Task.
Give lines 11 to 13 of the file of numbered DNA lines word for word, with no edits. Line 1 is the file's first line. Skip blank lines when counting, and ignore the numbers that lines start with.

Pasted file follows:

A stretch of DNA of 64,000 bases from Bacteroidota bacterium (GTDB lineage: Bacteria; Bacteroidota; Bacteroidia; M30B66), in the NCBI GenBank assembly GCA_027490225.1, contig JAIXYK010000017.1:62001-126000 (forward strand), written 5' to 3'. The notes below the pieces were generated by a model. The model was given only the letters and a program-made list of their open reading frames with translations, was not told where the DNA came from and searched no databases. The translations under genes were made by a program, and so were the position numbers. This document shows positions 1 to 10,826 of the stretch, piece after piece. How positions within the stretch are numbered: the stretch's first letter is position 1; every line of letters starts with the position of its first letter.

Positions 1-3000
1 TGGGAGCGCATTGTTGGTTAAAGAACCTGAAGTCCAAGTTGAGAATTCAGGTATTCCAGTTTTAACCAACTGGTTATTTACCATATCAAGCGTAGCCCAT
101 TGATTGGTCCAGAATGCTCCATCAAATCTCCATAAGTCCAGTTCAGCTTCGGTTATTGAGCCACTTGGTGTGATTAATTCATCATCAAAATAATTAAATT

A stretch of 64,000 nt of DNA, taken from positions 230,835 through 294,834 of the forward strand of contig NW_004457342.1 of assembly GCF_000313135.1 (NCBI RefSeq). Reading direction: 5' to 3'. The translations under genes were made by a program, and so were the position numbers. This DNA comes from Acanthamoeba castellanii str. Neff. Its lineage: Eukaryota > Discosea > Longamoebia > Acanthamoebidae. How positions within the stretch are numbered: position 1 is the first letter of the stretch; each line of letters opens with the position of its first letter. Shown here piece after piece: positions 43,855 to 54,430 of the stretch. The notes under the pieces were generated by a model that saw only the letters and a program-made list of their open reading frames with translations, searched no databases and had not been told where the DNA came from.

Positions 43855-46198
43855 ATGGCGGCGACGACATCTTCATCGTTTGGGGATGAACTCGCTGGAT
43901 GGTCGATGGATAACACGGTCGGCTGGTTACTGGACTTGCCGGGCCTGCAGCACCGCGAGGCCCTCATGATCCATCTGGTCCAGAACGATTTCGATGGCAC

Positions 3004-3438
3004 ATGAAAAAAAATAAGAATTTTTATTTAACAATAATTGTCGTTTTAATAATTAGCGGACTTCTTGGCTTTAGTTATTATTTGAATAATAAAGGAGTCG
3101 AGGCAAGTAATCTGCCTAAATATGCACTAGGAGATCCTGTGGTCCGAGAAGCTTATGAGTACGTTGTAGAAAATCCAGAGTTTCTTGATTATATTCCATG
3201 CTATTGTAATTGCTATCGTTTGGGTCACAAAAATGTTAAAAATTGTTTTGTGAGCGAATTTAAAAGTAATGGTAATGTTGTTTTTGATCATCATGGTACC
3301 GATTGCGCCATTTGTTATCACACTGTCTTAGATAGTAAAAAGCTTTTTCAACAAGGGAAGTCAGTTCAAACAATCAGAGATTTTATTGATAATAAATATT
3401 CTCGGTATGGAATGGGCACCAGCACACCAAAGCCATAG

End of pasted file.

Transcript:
3101 AGGCAAGTAATCTGCCTAAATATGCACTAGGAGATCCTGTGGTCCGAGAAGCTTATGAGTACGTTGTAGAAAATCCAGAGTTTCTTGATTATATTCCATG
3201 CTATTGTAATTGCTATCGTTTGGGTCACAAAAATGTTAAAAATTGTTTTGTGAGCGAATTTAAAAGTAATGGTAATGTTGTTTTTGATCATCATGGTACC
3301 GATTGCGCCATTTGTTATCACACTGTCTTAGATAGTAAAAAGCTTTTTCAACAAGGGAAGTCAGTTCAAACAATCAGAGATTTTATTGATAATAAATATT